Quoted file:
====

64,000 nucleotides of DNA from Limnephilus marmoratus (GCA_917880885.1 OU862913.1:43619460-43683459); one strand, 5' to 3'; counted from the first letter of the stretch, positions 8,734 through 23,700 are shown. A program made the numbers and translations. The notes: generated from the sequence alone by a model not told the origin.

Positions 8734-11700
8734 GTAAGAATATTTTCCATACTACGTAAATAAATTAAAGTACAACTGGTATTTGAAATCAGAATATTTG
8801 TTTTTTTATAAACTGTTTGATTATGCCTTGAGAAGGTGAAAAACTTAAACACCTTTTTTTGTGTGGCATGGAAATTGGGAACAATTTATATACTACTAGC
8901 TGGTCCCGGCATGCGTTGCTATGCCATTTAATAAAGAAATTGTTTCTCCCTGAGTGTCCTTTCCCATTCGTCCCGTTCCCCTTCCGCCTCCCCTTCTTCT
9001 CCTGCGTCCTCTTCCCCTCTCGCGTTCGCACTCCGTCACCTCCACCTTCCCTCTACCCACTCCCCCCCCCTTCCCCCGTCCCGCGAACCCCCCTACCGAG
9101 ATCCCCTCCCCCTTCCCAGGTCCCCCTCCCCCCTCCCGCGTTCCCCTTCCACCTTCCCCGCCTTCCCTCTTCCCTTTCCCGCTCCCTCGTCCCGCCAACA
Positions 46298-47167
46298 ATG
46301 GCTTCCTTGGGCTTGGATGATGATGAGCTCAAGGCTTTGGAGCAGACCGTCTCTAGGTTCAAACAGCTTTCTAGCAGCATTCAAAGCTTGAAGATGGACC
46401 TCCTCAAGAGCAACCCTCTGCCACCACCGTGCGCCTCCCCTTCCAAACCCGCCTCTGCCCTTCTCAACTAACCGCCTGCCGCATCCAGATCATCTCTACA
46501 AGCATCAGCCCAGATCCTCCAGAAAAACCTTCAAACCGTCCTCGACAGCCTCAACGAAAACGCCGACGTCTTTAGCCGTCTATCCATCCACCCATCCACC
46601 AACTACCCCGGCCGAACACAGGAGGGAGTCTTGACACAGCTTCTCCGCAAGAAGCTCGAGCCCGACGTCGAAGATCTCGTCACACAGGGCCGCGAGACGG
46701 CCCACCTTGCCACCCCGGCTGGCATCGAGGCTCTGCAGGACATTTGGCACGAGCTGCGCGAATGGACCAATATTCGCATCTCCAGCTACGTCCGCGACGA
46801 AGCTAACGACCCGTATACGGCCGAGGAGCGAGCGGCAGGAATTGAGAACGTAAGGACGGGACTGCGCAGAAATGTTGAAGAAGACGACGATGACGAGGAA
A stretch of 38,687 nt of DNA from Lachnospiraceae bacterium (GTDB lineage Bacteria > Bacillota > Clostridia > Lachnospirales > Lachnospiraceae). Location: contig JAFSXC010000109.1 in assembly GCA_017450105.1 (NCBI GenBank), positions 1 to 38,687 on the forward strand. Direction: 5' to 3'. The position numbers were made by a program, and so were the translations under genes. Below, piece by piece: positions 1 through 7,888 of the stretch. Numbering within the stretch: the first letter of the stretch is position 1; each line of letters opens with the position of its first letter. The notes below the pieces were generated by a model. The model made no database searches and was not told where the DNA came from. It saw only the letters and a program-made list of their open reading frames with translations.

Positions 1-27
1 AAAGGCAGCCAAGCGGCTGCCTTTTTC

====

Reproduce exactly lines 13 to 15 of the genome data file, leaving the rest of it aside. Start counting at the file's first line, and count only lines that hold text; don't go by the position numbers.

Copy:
46601 AACTACCCCGGCCGAACACAGGAGGGAGTCTTGACACAGCTTCTCCGCAAGAAGCTCGAGCCCGACGTCGAAGATCTCGTCACACAGGGCCGCGAGACGG
46701 CCCACCTTGCCACCCCGGCTGGCATCGAGGCTCTGCAGGACATTTGGCACGAGCTGCGCGAATGGACCAATATTCGCATCTCCAGCTACGTCCGCGACGA
46801 AGCTAACGACCCGTATACGGCCGAGGAGCGAGCGGCAGGAATTGAGAACGTAAGGACGGGACTGCGCAGAAATGTTGAAGAAGACGACGATGACGAGGAA